Recently, I have been reading up on the Jahn-Teller effect and I have read articles and posts on it, such as What is the mathematical basis behind the Jahn-Teller effect?. However, many of these rigorously discuss the quantum mechanical basis of the effect (which is fundamentally what it is about). But I seek to understand it using the simpler more intuitive "chemistry" explanation, which is through invoking an understanding of the nature of the d orbitals. Perhaps, the two explanations, both QM and chemistry, are equivalent and they very likely are... But I would just like to focus on the latter.

The reference I have cited was one of the literature I have come across which discussed the chemistry explanation I have mentioned above:

When looking for example at the configuration of $\ce {d^{0}_{x^{2}−y^{2}}}$ $\ce {d^1_{z^{2}}}$ ($\ce {d^4}$) and $\ce {d^{1}_{x^{2}−y^{2}}}$ $\ce {d^2_{z^{2}}}$ ($\ce {d^9}$), the ligand(s) along the z axis are much more screened from the charge of the central metal ion than the other four ligands along the x and y axes, because most of the electron density will be concentrated in the $\ce {d_{z^2}}$ orbital between the metal and the two ligands on the z axis. Consequently, there will be greater electrostatic repulsion between the electron(s) in the $\ce {d_{z^2}}$ orbital and the ligands along the z axis than between the electrons in the $\ce {t_{2g}}$ set of orbitals pointing between the axes and the ligands on the x and y axes itself. The ligands on the z axis will thus move further away from the central metal ion and thus lower the symmetry (z-out or elongation Jahn−Teller distortion). This causes the $\ce {d_{z^{2}}}$ orbital to be more stable (lower in energy) than the $\ce {d_{x^{2}−y^{2}}}$ orbital, as is shown in Figure 2.

As can be read, their explanation points to the elongation of the axial bonds. However, they do not explain how does the other scenario (i.e. compression) result in detail and they simply stated what happens in the other scenario. From what I read from the paper, the argument presented can only lead to one conclusion, and that is the axial bonds elongate. Could only help to fill in the other half of the story? In other words, I would like to know how do we explain the Jahn-Teller effect for the compression of axial bonds using a chemistry-orbitals approach.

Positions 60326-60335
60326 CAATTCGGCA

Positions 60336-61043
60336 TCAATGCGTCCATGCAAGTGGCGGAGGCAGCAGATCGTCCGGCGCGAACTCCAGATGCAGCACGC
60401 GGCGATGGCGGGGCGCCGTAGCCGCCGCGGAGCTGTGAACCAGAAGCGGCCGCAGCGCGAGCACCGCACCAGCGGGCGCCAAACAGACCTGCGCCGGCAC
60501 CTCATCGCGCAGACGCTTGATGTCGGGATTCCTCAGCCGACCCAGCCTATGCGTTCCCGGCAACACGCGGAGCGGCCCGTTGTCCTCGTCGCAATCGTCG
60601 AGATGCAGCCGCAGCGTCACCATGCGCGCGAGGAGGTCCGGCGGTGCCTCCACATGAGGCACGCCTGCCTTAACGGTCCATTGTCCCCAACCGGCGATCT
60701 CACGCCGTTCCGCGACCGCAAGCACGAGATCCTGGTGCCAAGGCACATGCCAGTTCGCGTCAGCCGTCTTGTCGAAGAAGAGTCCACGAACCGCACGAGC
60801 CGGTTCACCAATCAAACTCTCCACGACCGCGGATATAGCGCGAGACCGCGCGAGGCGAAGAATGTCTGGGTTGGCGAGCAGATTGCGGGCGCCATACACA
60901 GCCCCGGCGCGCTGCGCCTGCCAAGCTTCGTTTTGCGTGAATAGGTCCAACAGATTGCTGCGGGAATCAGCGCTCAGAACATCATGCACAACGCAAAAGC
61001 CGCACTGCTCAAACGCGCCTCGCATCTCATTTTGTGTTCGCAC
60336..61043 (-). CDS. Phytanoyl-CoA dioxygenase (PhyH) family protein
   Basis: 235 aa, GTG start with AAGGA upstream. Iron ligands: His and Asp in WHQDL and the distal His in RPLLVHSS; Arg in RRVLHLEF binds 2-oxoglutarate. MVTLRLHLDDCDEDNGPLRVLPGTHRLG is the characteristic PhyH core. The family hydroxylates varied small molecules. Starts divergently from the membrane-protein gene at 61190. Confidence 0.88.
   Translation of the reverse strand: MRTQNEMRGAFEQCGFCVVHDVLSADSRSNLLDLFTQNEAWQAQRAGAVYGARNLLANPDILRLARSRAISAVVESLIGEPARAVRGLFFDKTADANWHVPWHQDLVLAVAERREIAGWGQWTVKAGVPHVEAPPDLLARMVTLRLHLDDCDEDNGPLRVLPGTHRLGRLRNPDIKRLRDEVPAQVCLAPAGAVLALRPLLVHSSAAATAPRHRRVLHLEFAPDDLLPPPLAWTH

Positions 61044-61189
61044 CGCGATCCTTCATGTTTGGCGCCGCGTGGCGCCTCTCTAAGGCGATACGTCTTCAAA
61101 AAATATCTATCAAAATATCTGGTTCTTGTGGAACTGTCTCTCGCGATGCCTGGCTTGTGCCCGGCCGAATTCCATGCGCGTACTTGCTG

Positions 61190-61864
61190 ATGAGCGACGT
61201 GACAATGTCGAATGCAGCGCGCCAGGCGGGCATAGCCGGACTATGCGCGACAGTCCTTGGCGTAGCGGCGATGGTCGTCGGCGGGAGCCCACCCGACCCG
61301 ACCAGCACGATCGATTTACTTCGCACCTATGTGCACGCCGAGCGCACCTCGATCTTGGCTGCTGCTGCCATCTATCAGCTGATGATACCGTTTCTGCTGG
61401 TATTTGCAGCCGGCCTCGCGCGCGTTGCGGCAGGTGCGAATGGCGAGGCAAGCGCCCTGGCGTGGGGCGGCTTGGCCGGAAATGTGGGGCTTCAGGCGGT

Freitag, R., & Conradie, J. (2013). Understanding the Jahn−Teller Effect in Octahedral Transition-Metal Complexes: A Molecular Orbital View of the Mn(β-diketonato)3 Complex. Journal of Chemical Education, 90, 1692-1696. doi:dx.doi.org/10.1021/ed400370p

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    $\begingroup$ I cannot access the article right now because the ACS website is acting up, but I don't actually like the explanation as quoted: it seems to be circular logic. For the compression case, though, you simply need to replace $z^2$ with $x^2-y^2$ and $z$-axis with $xy$-plane. As an aside, the Jahn–Teller theorem, by itself, does not predict whether elongation or compression is observed. It only predicts that a distortion from $O_\mathrm h$ to $D_\mathrm{4h}$ symmetry will occur. Both elongation and compression fulfil this requirement. $\endgroup$ May 25, 2018 at 23:33
  • $\begingroup$ @orthocresol Thanks for the insightful comment. I can send you the paper if you could give me some mailing address. Also, have you actually heard of this explanation using the nature of d orbitals before? $\endgroup$ May 25, 2018 at 23:42
  • $\begingroup$ @orthocresol So is there any way to predict axial elongation/compression? I have read that electron density measurements performed on the complex ion can help us determine the orbital occupation in the eg set, allowing us to decide on whether elongation (when $\ce {d_{z^2}}$ is populated) or compression (when $\ce {d_{x^{2}-y^{2}}}$ is populated) occurs. $\endgroup$ Mar 25, 2019 at 3:13
  • $\begingroup$ @orthocresol Actually, it isn't quite right to say that it is compression along the z axis but rather an elongation along the x and y axes. Is that right? $\endgroup$ Mar 25, 2019 at 3:17
  • $\begingroup$ (1) looking at the geometry is the easiest way (2) it is both at the same time, but it gets really wordy $\endgroup$ Mar 25, 2019 at 9:34


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